30 June 2015

28 June 2015

Its no fun

An New Zealander  has posted a personal story on Vox.com that emphasizes the unintentional complexity of the immigration system. William Han writes that he has been here strictly legally for 15 years, while acquiring 2 Ivy League degrees, but still found the system too dense for the US to allow this talented resource to remain in the country. If you doubt his talent, just read the excellently told story.

Much of the story revolves around Han's status as the holder of an H1-B visa. I learned a little more about these a few years ago as part of a research team working on the Eagleton Institute's RIIM project. As part of the project we mapped out where the H1-B employers in New Jersey are (almost everywhere) and where the the heaviest users are (the Northeast Corridor). But as Han raised questions about how H1-B workers are treated, I realized the this map might also be a map of posible employer abuses in New Jersey. Check out the entire report, “Meet the Neighbors: Organizational and Spatial Dynamics of Immigrant New Jersey.”



22 June 2015

Water woes

The Washington Post recently published a revealing article on the water crisis in California that suggests this might be harder to fix than some first expected.

h/t JohnB

12 June 2015

NPS tries new approaches

According to the NYTimes, the National Park Service is enhancing the park experiences with more social media, new phone apps, and digital mapping. This should make for an interesting conversation in our Byrne Seminar on National Parks and information this fall.






09 June 2015

Vodka and planning

I don't remember ever reading about a town with Vodka money problems before.  Otherwise it seems like a classic rural development/gentrification conflict. But I think we will see more of these single investor gentrification issues in the future. #LonerGentrifiation

05 June 2015

04 June 2015

Water supply for New Jersey's poor

With recent news spurring on a dramatic increase in attention to water as an issue, Rutgers' Dan Van Abs asks whether water supply is a commodity, service or right.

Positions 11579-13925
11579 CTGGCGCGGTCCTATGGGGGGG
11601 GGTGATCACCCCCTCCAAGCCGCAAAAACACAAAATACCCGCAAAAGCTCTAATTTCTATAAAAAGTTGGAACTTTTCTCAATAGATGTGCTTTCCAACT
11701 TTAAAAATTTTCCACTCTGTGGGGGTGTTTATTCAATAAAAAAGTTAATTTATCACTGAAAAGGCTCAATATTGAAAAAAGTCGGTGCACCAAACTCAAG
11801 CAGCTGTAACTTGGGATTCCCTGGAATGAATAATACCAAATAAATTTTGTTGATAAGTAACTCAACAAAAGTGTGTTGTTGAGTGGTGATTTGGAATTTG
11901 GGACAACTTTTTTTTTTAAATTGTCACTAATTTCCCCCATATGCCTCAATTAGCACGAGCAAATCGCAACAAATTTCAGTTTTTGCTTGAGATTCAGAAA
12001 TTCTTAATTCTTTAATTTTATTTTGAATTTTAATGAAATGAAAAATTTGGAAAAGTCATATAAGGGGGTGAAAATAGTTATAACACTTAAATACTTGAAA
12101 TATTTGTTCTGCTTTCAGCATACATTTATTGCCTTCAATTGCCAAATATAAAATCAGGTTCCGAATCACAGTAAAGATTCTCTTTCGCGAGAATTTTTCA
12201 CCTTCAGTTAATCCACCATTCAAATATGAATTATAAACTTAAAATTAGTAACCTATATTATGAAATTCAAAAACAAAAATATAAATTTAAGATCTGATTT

As he points out, the United Nations has taken a stance on access to water:

It is worth noting again the U.N. statement. “Disconnection of water services because of failure to pay due to lack of means constitutes a violation of the human right to water and other international human rights.” The key phrase here is “due to a lack of means.” The U.N. never said that disconnection of a wealthy household due to lack of payment was a violation of human rights. Its point was that people have a human right to water and should not be disconnected just because they can’t afford to pay.
It is an interesting question that has serious implications for those of limited means. Van Abs does a great job, in this short column, or asking us what kind of state we want to be in.

01 June 2015

Environmental problems linked to health concerns

We regularly hear stories about how environmental problems link to health problems. Think: increased car usage and asthma rates, ozone depletion and skin cancer. But this story still caught me off guard.

The Washington Post warns that scientists are concerned that the artificially created Salton Sea is now drying up in a way that could spark a health crisis. The Salton Sea has always seemed disgusting. The Post describes it as, "Created by accident more than a century ago and fed largely by agricultural runoff, the Salton Sea is a difficult place to champion." So who cares if it is the first major casualty of the California drought in 2017 when it gets cut off from its current source?

Aside from the loss of habitat, the new playa could have other results:
Choking clouds of particulate matter driven by powerful desert winds could seed health problems for 650,000 people as far away as Los Angeles. The effects would be even worse along the lake, where communities already fail federal air-quality standards and suffer the highest asthma rates in the state.
 I would love to see a map of the potential public health problems created by letting the Salton Sea go dry. and, of course, it doesn't necessarily mean that there is an alternative. This drought is going to be a killer.